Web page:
CORPAK Medsystems - CORFLO Anti IV Enteral Feeding System
Manufactured by CORPAK Medsystems
DESCRIPTIONThe CORFLO® Anti-IV Feeding Tube and Extension Set can be used with any feeding method.
The CORFLO® Anti-IV Feeding Tube and Extension Set can be used with any feeding method. The proprietary connection on the feeding tube will allow feeding only through the CORFLO Anti-IV Feeding Set to help ensure Enteral Only Use.
The FARRELL Valve with Anti-IV Connectors is designed to help patients who suffer from poor gastric motility, pain and bloating. It connects to the CORFLO Anti-IV Enteral System.
QUESTIONS & ANSWERSView All
DOCUMENTS / MANUALS
PREVENTIVE MAINTENANCEView All
- Be compatible only with oral tip syringes
- Prevent inadvertent feeding into an IV line
- Prevent injecting IV medication into the feeding port of the feeding tube
- Prevent direct connection of the feeding set or NG tube to any standard Luer lock or Luer slip syringe or connector
See Attached PDF under Manuals & Resources tab The Joint Commission Journal on Quality and Patient Safety Enteral Feeding Misconnections: A Consortium Position Statement USP Medication Safety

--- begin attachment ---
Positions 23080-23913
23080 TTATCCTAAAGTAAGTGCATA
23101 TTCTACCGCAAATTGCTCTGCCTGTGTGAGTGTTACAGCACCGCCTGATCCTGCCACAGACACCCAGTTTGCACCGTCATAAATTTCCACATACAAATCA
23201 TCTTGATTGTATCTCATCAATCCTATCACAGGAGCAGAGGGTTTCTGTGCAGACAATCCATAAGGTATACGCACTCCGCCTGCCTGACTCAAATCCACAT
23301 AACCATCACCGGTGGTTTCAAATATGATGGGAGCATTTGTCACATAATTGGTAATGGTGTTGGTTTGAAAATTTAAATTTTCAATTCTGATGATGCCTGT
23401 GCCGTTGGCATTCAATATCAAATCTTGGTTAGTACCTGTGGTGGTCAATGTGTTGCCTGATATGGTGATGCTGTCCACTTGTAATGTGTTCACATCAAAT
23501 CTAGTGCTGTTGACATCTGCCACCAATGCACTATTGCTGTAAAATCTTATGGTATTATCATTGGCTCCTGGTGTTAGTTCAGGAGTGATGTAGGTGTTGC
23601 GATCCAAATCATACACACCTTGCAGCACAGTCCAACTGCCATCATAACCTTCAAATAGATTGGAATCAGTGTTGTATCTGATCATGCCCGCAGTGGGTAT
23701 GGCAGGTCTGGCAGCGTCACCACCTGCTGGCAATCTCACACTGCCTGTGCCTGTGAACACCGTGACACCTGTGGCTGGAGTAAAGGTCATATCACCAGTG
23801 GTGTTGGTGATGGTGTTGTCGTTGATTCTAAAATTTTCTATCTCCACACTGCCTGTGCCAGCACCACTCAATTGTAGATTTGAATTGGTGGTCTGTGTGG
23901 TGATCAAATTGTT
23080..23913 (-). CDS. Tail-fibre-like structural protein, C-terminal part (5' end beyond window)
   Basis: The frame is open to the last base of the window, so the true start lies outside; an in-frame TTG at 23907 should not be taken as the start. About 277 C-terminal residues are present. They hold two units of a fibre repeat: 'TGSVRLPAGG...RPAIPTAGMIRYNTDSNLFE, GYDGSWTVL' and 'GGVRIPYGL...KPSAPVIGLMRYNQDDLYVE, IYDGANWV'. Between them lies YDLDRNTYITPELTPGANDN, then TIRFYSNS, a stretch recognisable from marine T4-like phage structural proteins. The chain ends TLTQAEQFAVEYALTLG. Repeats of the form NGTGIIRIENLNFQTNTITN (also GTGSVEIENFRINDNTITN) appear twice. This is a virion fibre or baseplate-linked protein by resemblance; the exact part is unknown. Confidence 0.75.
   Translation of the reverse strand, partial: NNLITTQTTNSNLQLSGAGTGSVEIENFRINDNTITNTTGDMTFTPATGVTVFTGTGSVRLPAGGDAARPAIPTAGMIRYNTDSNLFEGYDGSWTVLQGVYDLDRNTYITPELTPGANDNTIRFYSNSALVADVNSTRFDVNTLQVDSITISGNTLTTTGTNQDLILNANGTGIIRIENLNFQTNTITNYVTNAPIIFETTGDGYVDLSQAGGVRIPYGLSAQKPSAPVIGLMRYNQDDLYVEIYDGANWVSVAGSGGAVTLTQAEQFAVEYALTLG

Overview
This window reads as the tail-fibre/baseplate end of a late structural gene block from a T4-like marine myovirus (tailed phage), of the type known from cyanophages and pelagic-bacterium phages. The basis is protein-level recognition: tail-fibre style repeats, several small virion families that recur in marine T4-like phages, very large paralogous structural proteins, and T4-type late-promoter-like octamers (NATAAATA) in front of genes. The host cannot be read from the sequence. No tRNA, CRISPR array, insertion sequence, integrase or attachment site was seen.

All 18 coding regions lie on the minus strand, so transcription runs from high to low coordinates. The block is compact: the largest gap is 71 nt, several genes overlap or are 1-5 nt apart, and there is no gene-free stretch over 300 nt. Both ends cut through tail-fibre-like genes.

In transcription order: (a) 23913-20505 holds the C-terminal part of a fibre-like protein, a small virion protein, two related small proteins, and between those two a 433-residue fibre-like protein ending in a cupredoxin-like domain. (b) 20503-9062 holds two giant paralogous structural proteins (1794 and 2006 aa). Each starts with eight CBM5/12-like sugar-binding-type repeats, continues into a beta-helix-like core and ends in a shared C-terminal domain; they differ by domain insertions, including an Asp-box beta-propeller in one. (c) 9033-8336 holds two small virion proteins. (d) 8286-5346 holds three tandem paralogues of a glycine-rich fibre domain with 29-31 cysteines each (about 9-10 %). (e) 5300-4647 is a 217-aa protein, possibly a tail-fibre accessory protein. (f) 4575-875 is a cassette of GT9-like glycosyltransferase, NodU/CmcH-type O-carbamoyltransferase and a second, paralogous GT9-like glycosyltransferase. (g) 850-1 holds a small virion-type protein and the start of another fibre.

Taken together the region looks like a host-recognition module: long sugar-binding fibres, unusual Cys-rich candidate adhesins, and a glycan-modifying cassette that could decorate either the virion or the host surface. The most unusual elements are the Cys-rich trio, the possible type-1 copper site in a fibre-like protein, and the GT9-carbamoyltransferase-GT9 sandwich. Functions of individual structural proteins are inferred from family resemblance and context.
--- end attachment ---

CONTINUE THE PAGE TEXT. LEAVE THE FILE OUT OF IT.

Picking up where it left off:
See Attached PDF under Manuals & Resources tab Issue 36 - April 3, 2006 Tubing misconnections—a persistent and potentially deadly occurrence Tubing and catheter misconnection errors are an important and under-reported problem in health care organizations. In addition, these errors are often caught and corrected before any injury to the patient occurs. Given the reality of and potential for life threatening consequences, increased awareness and analysis of these errors—including averted errors—can lead to dramatic improvement in patient safety. To date, nine cases involving tubing misconnections have been reported to the Joint Commission’s Sentinel Event Database. These resulted in eight deaths and one instance of permanent loss of function, and affected seven adults and two infants. Reports in the media and to organizations such as ECRI, the Food and Drug Administration (FDA), the Institute for Safe Medication Practices (ISMP), and United States Pharmacopeia (USP) indicate that misconnection errors occur with significant frequency and, in a number of instances, lead to deadly consequences. Types of misconnections The types of tubes and catheters involved in the cases reported to the Joint Commission included central intravenous catheters, peripheral intravenous catheters, nasogastric feeding tubes, percutaneous enteric feeding tubes, peritoneal dialysis catheters, tracheostomy cuff inflation tubes, and automatic blood pressure cuff insufflation tubes. The specific misconnections involved an enteric tube feeding into an intravenous catheter (4 cases); injection of barium sulfate (GI contrast medium) into a central venous catheter (1 case); an enteric tube feeding into a peritoneal dialysis catheter (1 case); a blood pressure insufflator tube connected to an intravenous catheter (2 cases); and injection of intravenous fluid into a tracheostomy cuff inflation tube (1 case). A review by USP of more than 300 cases reported to its databases found misconnection errors involving the following: • Intravenous infusions connected to epidural lines, and epidural solutions (intended for epidural administration) connected to peripheral or central IV catheters. • Bladder irrigation solutions using primary intravenous tubing connected as secondary infusions to peripheral or central IV catheters. • Infusions intended for IV administration connected to an indwelling bladder (foley) catheter. • Infusions intended for IV administration connected to nasogastric (NG) tubes. • Intravenous solutions administered with blood administration sets, and blood products transfused with primary intravenous tubing. • Primary intravenous solutions administered through various other functionally dissimilar catheters, such as external dialysis catheters, a ventriculostomy drain, an amnio-infusion catheter, and the distal port of a pulmonary artery catheter. Many of the misconnection cases involved luer connectors—small devices used in the connection of many medical components and accessories. There are two types of luer connectors—slips and locks. A luer slip connector consist of a tapered “male” fitting that slips into a wider “female” fitting to create a secure connection. The luer lock connector has a threaded collar on the “male” fitting and a flange on the “female” fitting that screw together to create a more secure connection. Examples of misconnections involving luer connectors include the following: • Capnography sampling tube to an intravenous cannula. • Enteral feeding set to a central venous catheter. • Enteral feeding set to a hemodialysis line. • Noninvasive blood pressure (NIBP) insufflation tube to a needleless IV port. • Oxygen tubing to a needleless IV port. • Sequential compression device (SCD) hose to needleless “piggy-back” port of an IV administration set. Root causes identified The basic lesson from these cases is that if it can happen, it will happen. Luer connectors are implicated in or contribute to many of these errors because they enable functionally dissimilar tubes or catheters to be connected. Other identified causes include the routine use of tubes or catheters for unintended purposes, such as using IV extension tubing for epidurals, irrigation, drains, and central lines, or to extend enteric feeding tubes; and the positioning of functionally dissimilar tubes used in patient care in close proximity to one another. In the cases reported to the Sentinel Event Database, contributing factors included movement of the patient from one setting or service to another, and staff fatigue associated with working consecutive shifts. Risk reduction strategies There are currently no published standards that specifically restrict the use of luer connectors to certain medical devices. Consequently, a broad range of medical devices, which have different functions and access the body through different routes, are often outfitted with luer fittings that can be easily misconnected. Organizations in Europe and the U.S. are now developing standards to restrict the types of devices that use luer fittings in an attempt to mitigate misconnection hazards. According to Jim Keller, vice president, Health Technology Evaluation and Safety for ECRI, and Stephanie Joseph, project engineer for ECRI, the solution to reducing—even eliminating—misconnection errors lies in both engineering controls respecting how products and devices are designed (“incompatibility by design”), and in re-engineering work practices. “A well-designed device should prevent misconnections and should prompt the user to take the correct action,” explains Joseph, author of a guidance article published in the March 2006 issue of ECRI’s Health Devices journal. As a first step in prevention, Joseph urges hospitals to avoid buying non-intravenous equipment (such as nebulizers, NIBP devices, and enteral feeding sets) that can mate with the luer connectors on patient IV lines. In addition, Joseph emphasizes that the single most important work practice solution for clinicians is to trace all lines back to their origin before connecting or disconnecting any devices or infusions. Other solutions include specific education and training regarding this problem for all clinicians and having practitioners take simple precautions such as turning on the light in a darkened room before connecting or reconnecting tubes or devices. The risk of waking a sleeping patient is minimal by comparison. Errors have also occurred when patients or family members attempt to disconnect and reconnect equipment themselves. Staff should emphasize to all patients the importance of contacting a clinical staff member for assistance when there is an identified need to disconnect or reconnect devices. Other approaches to reducing the risk of misconnections that have been identified also have significant potential for unintended consequences. These include: • Labeling all tubes and catheters—This may not always be practical and may therefore lead to inconsistent implementation. However, the labeling of certain high-risk catheters (epidural, intrathecal, arterial) should always be done. • Color-coding tubes and catheters—This can lead users to rely on the color coding rather than assuring a clear understanding of which tubes and catheters are connected correctly to which body inlets. In addition, the training and educating of all staff (including temporary agency and travel staff) about the institution’s color-coding system requires continuing attention. Finally, color-coding schemes often vary across institutions in the same community, creating increased risk when agency and travel staff are used. Joint Commission recommendations The Joint Commission offers the following recommendations and strategies to health care organizations to reduce tubing misconnection errors: 1. Do not purchase non-intravenous equipment that is equipped with connectors that can physically mate with a female luer IV line connector. 2. Conduct acceptance testing (for performance, safety and usability) and, as appropriate, risk assessment (e.g., failure mode and effect analysis) on new tubing and catheter purchases to identify the potential for misconnections and take appropriate preventive measures. 3. Always trace a tube or catheter from the patient to the point of origin before connecting any new device or infusion. 4. Recheck connections and trace all patient tubes and catheters to their sources upon the patient’s arrival to a new setting or service as part of the hand-off process. Standardize this “line reconciliation” process. 5. Route tubes and catheters having different purposes in different, standardized directions (e.g., IV lines routed toward the head; enteric lines toward the feet). This is especially important in the care of neonates. 6. Inform non-clinical staff, patients and their families that they must get help from clinical staff whenever there is a real or perceived need to connect or disconnect devices or infusions. 7. For certain high-risk catheters (e.g., epidural, intrathecal, arterial), label the catheter and do not use catheters that have injection ports. 8. Never use a standard luer syringe for oral medications or enteric feedings. 9. Emphasize the risk of tubing misconnections in orientation and training curricula. 10. Identify and manage conditions and practices that may contribute to health care worker fatigue, and take appropriate action. In addition, the Joint Commission urges product manufacturers to implement “designed incompatibility,” as appropriate, to prevent dangerous misconnections of tubes and catheters. Resources ISMP Medication Safety Alert, June 17, 2004, www.ismp.org/MSAarticles/tubingprint.htm Nursing 2005, 35 (9), September 2005, pg. 73, by Melissa Eakle, R.N., MBA, MSN; Beverly Albrecht Gallauresi, R.N., B.S., MPH; and Audrey Morrison, R.N. FDA Patient Safety News, Show #31, September 2004; Show #20, October 2003; Show #46, December 2005 “Fatal Air Embolism Caused by the Misconnection of a Medical Device Hoses to Needleless Luer Ports on IV Administration Sets” [hazard report], ECRI, Health Devices, June 2004; 33(6):223-5 “Misconnected Flowmeter Leads to Two Deaths” [special report], ECRI, Health Devices Alerts, January 25, 2003 “Preventing Misconnections of Lines and Cables,” ECRI, Health Devices, March 2006; 35(3):81-95